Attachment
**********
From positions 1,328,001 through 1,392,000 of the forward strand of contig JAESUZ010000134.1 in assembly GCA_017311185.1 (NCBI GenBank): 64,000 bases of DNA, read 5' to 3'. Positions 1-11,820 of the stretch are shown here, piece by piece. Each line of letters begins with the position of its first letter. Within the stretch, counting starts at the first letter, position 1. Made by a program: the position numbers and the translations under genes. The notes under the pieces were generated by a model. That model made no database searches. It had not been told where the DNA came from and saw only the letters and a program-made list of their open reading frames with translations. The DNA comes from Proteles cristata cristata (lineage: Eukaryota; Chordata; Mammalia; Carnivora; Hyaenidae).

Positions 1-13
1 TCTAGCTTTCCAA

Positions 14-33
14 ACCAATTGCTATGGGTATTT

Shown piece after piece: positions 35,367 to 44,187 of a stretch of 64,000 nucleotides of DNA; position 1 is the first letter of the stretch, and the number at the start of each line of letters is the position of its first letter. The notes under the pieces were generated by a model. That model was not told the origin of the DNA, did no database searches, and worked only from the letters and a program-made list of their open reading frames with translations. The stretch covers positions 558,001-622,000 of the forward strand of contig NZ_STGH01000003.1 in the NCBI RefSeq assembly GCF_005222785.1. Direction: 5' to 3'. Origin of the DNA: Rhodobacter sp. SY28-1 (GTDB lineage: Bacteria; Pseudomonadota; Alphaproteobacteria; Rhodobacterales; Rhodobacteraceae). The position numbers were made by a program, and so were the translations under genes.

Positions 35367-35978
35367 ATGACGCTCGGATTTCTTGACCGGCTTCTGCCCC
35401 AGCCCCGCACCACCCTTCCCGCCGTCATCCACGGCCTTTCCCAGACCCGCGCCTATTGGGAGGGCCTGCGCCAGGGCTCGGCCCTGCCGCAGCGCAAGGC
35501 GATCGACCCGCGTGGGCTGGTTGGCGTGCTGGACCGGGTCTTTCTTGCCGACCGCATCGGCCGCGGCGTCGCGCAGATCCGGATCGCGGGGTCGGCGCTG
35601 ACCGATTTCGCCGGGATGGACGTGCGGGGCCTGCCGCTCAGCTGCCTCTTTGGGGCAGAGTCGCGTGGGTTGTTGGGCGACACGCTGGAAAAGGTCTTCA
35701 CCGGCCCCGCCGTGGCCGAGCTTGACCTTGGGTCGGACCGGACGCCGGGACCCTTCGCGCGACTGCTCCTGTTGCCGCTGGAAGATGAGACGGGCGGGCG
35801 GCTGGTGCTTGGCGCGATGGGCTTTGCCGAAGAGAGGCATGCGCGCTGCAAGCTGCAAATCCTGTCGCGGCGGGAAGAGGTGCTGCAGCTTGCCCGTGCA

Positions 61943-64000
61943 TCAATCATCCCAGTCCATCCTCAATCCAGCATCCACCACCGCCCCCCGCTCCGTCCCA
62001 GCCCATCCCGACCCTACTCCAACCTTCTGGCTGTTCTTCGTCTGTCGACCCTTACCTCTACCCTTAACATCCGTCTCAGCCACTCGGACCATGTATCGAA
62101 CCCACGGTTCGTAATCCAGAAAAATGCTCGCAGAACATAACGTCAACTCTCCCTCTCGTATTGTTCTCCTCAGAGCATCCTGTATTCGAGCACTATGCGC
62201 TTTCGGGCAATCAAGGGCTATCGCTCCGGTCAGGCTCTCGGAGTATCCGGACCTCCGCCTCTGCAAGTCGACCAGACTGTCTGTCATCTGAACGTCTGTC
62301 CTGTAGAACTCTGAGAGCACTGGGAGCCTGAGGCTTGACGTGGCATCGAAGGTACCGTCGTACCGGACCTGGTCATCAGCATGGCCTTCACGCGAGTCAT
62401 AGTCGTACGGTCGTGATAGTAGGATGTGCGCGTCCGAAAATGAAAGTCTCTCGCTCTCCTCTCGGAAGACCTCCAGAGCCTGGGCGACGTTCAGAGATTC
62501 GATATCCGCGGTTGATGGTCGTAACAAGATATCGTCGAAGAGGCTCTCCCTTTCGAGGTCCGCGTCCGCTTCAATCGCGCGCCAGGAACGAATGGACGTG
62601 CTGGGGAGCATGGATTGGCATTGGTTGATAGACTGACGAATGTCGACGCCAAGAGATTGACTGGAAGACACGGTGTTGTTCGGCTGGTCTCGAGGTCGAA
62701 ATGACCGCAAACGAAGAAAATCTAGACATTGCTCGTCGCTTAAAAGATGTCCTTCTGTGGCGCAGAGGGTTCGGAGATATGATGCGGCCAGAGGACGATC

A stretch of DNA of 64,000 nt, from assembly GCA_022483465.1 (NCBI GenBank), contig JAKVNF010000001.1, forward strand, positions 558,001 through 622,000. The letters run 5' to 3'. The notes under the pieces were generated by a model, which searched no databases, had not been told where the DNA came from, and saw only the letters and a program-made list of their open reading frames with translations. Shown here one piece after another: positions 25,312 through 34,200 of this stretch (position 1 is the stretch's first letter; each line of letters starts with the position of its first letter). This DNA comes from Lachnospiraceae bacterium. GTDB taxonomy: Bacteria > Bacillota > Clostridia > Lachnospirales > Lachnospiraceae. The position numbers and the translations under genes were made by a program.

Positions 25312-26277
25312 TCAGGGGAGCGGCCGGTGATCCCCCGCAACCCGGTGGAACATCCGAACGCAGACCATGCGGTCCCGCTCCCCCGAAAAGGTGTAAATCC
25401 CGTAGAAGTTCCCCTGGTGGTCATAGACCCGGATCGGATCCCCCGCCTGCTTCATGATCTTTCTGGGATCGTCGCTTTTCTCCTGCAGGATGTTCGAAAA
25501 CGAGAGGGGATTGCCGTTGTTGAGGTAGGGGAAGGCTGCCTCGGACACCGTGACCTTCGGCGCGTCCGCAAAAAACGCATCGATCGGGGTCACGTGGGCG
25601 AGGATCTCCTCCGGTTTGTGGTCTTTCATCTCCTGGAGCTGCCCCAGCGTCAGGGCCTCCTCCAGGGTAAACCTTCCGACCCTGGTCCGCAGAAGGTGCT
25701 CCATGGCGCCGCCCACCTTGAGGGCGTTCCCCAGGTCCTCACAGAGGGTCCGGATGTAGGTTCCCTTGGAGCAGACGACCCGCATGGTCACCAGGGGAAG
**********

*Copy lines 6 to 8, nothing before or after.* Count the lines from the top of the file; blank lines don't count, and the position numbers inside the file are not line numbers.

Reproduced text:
Shown piece after piece: positions 35,367 to 44,187 of a stretch of 64,000 nucleotides of DNA; position 1 is the first letter of the stretch, and the number at the start of each line of letters is the position of its first letter. The notes under the pieces were generated by a model. That model was not told the origin of the DNA, did no database searches, and worked only from the letters and a program-made list of their open reading frames with translations. The stretch covers positions 558,001-622,000 of the forward strand of contig NZ_STGH01000003.1 in the NCBI RefSeq assembly GCF_005222785.1. Direction: 5' to 3'. Origin of the DNA: Rhodobacter sp. SY28-1 (GTDB lineage: Bacteria; Pseudomonadota; Alphaproteobacteria; Rhodobacterales; Rhodobacteraceae). The position numbers were made by a program, and so were the translations under genes.

Positions 35367-35978
35367 ATGACGCTCGGATTTCTTGACCGGCTTCTGCCCC